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promoting inclusion, belonging, and community

Impostor Syndrome: "Am I An Impostor? And If So, So What?": Session 2

Impostor syndrome happens when an individual doubts their skills, talents or accomplishments and has a persistent internalized fear of being exposed as a "fraud". An estimated 70% of people experience impostor feelings at some point in their lives. It is widespread across academic campuses, and Stanford is no exception. Feeling impostor syndrome can be an isolating experience that leads people to feel alone, insecure, or even ashamed of their success. It can seem like your classmates and colleagues perfectly understand all the topics that you struggle with.

Impostor Syndrome: "Am I An Impostor? And If So, So What?": Session 1

Impostor syndrome happens when an individual doubts their skills, talents or accomplishments and has a persistent internalized fear of being exposed as a "fraud". An estimated 70% of people experience impostor feelings at some point in their lives. It is widespread across academic campuses, and Stanford is no exception. Feeling impostor syndrome can be an isolating experience that leads people to feel alone, insecure, or even ashamed of their success. It can seem like your classmates and colleagues perfectly understand all the topics that you struggle with.

Impostor Syndrome: "Am I An Impostor? And If So, So What?": Application Deadline

Impostor syndrome happens when an individual doubts their skills, talents or accomplishments and has a persistent internalized fear of being exposed as a "fraud". An estimated 70% of people experience impostor feelings at some point in their lives. It is widespread across academic campuses, and Stanford is no exception. Feeling impostor syndrome can be an isolating experience that leads people to feel alone, insecure, or even ashamed of their success. It can seem like your classmates and colleagues perfectly understand all the topics that you struggle with.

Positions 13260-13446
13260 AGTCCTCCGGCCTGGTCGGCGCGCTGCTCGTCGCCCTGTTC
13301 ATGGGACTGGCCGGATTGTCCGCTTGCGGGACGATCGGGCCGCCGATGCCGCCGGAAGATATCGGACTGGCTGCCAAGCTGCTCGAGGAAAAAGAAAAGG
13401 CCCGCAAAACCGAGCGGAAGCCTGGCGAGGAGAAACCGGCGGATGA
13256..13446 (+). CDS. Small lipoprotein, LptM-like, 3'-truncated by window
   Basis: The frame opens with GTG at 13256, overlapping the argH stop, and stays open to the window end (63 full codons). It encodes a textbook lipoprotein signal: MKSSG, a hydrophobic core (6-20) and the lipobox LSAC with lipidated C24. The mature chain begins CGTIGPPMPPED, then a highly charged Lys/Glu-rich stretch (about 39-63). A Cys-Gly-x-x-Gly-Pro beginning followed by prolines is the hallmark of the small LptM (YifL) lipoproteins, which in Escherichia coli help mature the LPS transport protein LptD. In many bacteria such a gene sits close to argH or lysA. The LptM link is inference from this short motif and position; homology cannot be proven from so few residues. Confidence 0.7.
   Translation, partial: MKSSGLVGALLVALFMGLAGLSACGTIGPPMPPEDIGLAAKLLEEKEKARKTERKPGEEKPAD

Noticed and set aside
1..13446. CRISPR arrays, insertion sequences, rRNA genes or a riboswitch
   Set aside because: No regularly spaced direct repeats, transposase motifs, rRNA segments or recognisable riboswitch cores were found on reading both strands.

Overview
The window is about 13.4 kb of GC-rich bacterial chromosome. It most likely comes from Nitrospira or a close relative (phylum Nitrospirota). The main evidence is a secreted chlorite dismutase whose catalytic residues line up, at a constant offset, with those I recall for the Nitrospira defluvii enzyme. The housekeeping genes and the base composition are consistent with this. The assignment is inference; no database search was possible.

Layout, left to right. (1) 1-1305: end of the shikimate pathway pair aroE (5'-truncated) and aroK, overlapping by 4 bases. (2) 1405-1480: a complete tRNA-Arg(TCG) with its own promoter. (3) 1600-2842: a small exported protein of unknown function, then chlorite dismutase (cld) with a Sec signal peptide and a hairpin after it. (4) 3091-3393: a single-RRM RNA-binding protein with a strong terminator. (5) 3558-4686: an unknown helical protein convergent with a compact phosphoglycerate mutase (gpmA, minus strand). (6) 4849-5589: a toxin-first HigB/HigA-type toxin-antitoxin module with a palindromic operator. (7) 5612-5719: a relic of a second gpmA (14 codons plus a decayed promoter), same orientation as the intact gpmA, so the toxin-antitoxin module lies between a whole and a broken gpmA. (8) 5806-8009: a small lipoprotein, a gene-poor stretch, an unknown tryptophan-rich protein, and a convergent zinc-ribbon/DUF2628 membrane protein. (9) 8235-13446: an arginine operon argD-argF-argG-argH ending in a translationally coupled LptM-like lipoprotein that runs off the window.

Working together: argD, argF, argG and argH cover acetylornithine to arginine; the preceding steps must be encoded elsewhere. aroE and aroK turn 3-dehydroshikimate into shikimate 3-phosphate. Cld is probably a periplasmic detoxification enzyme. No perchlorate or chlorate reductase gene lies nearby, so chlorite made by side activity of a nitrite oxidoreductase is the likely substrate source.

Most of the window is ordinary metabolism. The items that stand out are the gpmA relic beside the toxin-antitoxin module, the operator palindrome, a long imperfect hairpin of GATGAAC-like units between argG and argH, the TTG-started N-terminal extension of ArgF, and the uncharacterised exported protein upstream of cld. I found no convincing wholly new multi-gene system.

Virtual Author Event: Jennifer Eberhardt on Biased

Join us for a virtual conversation with Stanford psychology professor and author Jennifer Eberhardt who will discuss her book, “Biased: Uncovering the Hidden Prejudice That Shapes What We See, Think, and Do.” An acclaimed and powerful examination of unconscious racial bias from one of the world’s leading experts the book has been selected as the second title for our collaboration with the Palo Alto Library’s virtual Palo Alto Reads series.

Beyond ‘Tolerant’ 2.0: Putting Diversity, Equity, and Inclusion into Action In and Outside of the Classroom

Have you been working on how to weave diversity, equity and inclusion (DEI) principles into your writing and research, but still need some suggestions and inspiration? This workshop will provide space in which to actively redesign texts and classroom materials to reflect your commitment to and work in DEI. After a review of DEI principles and practices, you will have the opportunity to collaborate with others working on similar content.

Impostor Syndrome: "Am I An Impostor? And If So, So What?"

An estimated 70% of people experience impostor feelings at some point in their lives. It is widespread across academic campuses, and Stanford is no exception. A campus survey by Professor Margot Gerritsen showed that many students experience the feelings or fear of being a fake, of not having what it takes, the fear of disappointing advisors, of being "found out" to not be as smart as they were thought to be. She will share her findings and some personal experiences with the impostor syndrome, and discuss some ways to overcome it, or at least make steps toward it.

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